VOD film review: Population Zero
Fascinating murder story8
Matthew Turner | On 14, Apr 2017Reading time: 3 mins
Directors: Julian T. Pinder, Adam Levins
Cast: Julian T. Pinder
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Inspired by an article by a university law professor, entitled “The Perfect Crime”, this effective low-budget chiller begins as a Making a Murderer-style documentary, with filmmaker Julian T. Pinder (who co-directs with Adam Levins) investigating a fascinating legal case. In 2009, a man named Dwayne Nelson confessed to the killing of three young men in a remote part of Yellowstone National Park, but he was never tried, owing to a bizarre legal loophole that requires trial by jurors resident in the jurisdiction. Since that particular strip of land is uninhabited, it offers no potential jurors, which allowed Nelson to walk free, receiving only a minor charge for carrying a firearm in a state park.
The circumstances alerting Pinder to the case are already suspicious (he receives an anonymous email), but the mystery quickly deepens, as he becomes obsessed with the idea that Nelson may have planned the murder and lured the men to their deaths. Things get progressively creepier, as Pinder interviews lawyers, relatives and townsfolk, some of whom are visibly uncomfortable when discussing Nelson, suggesting he has some weird hold over them. And when someone starts sending Pinder packages at his motel (the location of which is supposedly private), he realises he’s getting dangerously close to the truth.
If that sounds intriguing then stop reading right now, because this is definitely one of those films where the less you know going in, the better.
Still here? Then be advised that there are spoilers ahead.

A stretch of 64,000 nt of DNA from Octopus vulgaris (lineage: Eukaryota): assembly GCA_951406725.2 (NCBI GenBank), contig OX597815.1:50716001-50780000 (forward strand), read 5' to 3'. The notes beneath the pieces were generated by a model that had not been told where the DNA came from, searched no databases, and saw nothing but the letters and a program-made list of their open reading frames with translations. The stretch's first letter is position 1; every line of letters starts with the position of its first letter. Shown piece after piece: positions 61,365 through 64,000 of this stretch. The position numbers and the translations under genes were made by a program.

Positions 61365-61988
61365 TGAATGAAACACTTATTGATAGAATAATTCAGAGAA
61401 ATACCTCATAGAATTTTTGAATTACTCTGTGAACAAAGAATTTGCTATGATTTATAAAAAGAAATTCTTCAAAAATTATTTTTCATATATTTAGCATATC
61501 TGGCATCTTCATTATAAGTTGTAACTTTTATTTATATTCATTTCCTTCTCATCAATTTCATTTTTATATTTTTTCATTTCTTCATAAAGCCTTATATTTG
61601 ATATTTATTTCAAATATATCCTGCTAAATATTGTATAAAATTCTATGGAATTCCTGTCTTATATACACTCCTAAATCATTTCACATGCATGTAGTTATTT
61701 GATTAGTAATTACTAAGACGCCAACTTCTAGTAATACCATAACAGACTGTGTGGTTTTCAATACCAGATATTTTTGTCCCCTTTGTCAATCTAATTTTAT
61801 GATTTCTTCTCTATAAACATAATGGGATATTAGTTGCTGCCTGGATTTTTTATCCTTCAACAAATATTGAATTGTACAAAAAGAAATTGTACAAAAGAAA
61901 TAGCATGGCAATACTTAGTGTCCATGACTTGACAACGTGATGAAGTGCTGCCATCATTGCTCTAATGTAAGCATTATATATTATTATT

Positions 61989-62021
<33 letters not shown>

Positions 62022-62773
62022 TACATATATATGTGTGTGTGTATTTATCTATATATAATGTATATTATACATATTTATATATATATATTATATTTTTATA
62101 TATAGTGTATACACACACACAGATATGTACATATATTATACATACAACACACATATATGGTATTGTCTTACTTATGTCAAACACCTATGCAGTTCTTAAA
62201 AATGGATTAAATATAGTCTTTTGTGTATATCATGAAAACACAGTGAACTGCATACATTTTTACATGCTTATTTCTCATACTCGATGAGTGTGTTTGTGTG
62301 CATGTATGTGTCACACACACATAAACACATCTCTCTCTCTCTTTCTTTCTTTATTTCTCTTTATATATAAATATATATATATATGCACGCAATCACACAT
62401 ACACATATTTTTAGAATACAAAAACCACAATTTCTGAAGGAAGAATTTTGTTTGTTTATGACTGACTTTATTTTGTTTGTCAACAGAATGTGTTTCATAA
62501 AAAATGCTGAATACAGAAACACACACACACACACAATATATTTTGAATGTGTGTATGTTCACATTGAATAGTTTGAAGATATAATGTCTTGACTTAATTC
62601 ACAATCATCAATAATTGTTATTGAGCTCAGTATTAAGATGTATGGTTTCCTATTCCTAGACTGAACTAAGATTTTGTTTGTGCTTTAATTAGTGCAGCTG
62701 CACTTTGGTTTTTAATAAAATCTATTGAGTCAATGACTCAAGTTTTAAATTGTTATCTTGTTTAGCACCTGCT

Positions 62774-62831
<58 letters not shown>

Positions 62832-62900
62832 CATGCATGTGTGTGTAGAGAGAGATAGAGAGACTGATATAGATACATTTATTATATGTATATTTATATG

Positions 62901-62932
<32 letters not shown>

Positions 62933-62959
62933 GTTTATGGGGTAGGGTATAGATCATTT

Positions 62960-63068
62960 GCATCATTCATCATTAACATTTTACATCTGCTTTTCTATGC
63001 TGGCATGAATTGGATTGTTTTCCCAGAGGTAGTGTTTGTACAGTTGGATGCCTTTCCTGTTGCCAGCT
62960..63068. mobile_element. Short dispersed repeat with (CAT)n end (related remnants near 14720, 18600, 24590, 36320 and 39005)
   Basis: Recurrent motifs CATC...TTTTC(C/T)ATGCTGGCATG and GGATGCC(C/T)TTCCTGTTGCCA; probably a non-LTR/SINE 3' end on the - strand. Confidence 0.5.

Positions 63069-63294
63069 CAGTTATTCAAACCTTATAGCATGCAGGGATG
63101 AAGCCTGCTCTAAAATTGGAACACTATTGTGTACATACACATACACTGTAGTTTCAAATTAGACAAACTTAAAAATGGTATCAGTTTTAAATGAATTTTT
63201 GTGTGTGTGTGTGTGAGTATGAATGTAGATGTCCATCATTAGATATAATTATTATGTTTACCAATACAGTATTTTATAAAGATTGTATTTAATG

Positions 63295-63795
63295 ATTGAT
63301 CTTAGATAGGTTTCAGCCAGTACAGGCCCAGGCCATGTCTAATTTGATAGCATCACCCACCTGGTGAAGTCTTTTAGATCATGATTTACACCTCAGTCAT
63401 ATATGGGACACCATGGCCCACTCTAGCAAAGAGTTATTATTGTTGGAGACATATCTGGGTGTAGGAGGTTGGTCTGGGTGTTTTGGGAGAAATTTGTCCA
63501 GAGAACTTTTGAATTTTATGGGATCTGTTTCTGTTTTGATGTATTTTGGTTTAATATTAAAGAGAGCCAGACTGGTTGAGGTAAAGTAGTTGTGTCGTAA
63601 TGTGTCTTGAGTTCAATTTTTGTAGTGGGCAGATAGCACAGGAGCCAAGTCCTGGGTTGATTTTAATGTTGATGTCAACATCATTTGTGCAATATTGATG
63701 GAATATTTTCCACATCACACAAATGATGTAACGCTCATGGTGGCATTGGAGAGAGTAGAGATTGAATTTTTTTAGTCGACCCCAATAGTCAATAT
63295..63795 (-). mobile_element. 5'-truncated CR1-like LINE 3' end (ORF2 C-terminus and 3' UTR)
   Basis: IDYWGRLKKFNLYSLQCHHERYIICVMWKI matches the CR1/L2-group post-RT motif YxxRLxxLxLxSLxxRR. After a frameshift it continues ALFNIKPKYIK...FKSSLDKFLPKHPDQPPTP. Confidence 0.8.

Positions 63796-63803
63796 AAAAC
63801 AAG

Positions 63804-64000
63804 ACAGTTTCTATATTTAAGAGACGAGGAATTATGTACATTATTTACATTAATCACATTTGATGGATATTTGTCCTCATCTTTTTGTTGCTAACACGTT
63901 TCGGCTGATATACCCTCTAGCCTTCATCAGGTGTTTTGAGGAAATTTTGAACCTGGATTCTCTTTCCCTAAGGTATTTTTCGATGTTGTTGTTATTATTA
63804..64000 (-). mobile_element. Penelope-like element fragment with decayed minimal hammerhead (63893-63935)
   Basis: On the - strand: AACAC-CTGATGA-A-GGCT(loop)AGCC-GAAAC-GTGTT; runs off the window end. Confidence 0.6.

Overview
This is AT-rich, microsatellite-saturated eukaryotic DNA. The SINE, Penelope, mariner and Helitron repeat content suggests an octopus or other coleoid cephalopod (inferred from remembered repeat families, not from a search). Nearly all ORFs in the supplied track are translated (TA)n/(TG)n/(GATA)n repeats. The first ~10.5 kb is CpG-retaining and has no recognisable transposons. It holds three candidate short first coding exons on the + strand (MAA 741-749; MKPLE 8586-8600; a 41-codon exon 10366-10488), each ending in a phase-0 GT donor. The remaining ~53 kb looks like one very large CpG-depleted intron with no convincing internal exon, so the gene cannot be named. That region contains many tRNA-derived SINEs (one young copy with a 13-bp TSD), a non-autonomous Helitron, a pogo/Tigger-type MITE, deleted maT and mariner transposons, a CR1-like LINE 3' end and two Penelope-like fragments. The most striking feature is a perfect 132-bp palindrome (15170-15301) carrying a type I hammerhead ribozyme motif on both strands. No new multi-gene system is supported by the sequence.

The central hook of the film lies in the way Pinder and Levins cleverly blend the conventions of true crime documentary and found-footage horror, making this a significant cut above standard mock-doc fare. In fairness, there are several clues along the way that this is a mockumentary, not least in the fact that all the interviewees are suspiciously good-looking, or that the camera just happens to be rolling at convenient moments, such as the arrival of that package.
Pinder (who adds his own verisimilitude by having a genuine background as a documentary-maker) strikes the perfect note throughout, peppering his general likeability with thin layers of arrogance, and pretentiousness, accessorised by his ever-present cowboy hat. There’s a certain amount of hubris there too, and you can practically taste his excitement as he gets a lead in the case, clearly thinking it might turn him into the next Errol Morris (although, as an on-screen documentarian, he’s probably closer to Nick Broomfield).
The film also benefits from some carefully thought out production design work that makes a virtue of its low budget and showcases a rewarding attention to detail, from the super-cheap motel rooms the pair are forced to share to the various authentic location choices in Nelson’s small North Dakota town.
Part murder-mystery doc (the area of Yellowstone is now known as the “zone of death”) and part horror, Population Zero skilfully ticks the boxes of both genres, resulting in an atmospheric nail-biter that’s chilling and compelling in equal measure.